}

free(bzBufRemainder);
bzBufRemainder = NULL;

I really appreciate everyone's help. This is working nicely.

share|improve this question
    
strtok could save you from checking the newline on every chracter in the buffer. –  Tumas Oct 13 '10 at 11:30
    
strtok is what I tried previously, but it doesn't work for me and I lose data, because the output buffer coming out of the bzip2 decompressor is split across a line. I lose that bit at the end. Perhaps I'm using it incorrectly. Is there a use of strtok that allows keeping the newline-less "stub", gluing that stub to the start of the next output buffer chunk? –  Alex Reynolds Oct 13 '10 at 11:33
    
No, you're right, strtok doesn't quite fit here. You lose that bit if you use strtok and it's probably easier to check every char. I don't know any clever way of saving that newline-less 'stub' for later usage except for doing it manually, as Opera has described. Sorry, for misleading you a bit :) –  Tumas Oct 13 '10 at 11:56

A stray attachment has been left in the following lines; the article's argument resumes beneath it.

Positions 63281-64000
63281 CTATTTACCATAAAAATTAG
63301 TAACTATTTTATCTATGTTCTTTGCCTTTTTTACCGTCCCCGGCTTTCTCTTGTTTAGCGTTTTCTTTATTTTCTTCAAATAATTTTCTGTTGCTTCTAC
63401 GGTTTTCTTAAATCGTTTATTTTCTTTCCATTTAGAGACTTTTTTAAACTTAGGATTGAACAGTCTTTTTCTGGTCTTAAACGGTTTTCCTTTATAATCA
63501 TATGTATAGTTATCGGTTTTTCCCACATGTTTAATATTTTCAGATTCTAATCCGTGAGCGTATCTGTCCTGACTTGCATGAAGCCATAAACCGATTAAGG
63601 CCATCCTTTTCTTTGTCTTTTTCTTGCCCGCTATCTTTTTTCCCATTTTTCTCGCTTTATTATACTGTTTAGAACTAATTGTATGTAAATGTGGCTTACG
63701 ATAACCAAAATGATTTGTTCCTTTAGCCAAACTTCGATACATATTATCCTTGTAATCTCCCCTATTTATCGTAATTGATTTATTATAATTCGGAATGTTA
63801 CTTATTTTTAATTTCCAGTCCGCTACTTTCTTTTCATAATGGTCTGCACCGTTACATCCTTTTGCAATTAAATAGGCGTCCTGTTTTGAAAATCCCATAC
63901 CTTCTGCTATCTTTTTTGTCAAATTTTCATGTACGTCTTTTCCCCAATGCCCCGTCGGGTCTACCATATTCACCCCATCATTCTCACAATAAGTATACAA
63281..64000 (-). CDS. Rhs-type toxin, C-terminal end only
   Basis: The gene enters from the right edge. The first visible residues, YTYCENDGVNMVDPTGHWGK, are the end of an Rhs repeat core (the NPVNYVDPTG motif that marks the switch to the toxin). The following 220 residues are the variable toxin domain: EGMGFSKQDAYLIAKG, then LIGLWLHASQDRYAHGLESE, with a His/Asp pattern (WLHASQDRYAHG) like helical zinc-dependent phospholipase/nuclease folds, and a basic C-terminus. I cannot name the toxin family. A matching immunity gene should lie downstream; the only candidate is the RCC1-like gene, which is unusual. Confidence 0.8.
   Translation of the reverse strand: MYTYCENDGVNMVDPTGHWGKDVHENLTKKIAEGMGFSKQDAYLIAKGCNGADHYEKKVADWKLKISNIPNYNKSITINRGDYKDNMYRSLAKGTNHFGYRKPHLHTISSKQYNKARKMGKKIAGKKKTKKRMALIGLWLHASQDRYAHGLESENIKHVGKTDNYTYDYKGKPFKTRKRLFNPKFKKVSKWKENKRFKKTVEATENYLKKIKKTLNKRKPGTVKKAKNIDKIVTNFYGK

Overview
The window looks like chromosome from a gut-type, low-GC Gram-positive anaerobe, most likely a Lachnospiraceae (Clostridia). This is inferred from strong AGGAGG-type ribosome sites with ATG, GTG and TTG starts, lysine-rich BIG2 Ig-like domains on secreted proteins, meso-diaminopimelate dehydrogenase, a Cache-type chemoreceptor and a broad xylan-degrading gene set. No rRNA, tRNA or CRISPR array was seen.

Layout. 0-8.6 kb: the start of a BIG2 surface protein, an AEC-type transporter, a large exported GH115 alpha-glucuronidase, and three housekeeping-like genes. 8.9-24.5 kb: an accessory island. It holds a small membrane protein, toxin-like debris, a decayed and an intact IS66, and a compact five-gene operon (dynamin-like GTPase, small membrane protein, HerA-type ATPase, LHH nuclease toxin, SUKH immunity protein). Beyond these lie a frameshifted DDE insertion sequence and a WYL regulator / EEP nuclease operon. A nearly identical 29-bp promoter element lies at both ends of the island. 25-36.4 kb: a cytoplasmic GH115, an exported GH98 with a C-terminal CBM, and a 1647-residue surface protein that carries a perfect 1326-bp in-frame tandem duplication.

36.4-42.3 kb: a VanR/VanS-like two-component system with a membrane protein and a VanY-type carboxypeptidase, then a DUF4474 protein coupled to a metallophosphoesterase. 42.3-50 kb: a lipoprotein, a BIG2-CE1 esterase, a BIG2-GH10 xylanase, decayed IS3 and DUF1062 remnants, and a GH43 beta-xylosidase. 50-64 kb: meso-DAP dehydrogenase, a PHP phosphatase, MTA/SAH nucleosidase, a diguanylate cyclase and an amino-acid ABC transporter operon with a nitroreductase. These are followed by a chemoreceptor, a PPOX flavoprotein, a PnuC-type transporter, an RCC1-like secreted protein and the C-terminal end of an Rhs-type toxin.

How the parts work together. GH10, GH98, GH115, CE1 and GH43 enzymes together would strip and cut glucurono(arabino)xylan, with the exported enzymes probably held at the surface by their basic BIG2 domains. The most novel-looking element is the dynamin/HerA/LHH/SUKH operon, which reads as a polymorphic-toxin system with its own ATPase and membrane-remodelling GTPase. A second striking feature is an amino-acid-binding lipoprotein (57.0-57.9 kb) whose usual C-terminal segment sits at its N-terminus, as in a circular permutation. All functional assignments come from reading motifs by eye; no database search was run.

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3 Answers

up vote 1 down vote accepted

This would be easy to do using C++'s std::string, but in C it takes some code if you want to do it efficiently (unless you use a dynamic string library).

char *bz_read_line(BZFILE *input)
{
    size_t offset = 0;
    size_t len = CHUNK;  // arbitrary
    char *output = (char *)xmalloc(len);
    int bzerror;

    while (BZ2_bzRead(&bzerror, input, output + offset, 1) == 1) {
        if (offset+1 == len) {
            len += CHUNK;
            output = xrealloc(output, len);
        }
        if (output[offset] == '\n')
            break;
        offset++;
    }

    if (output[offset] == '\n')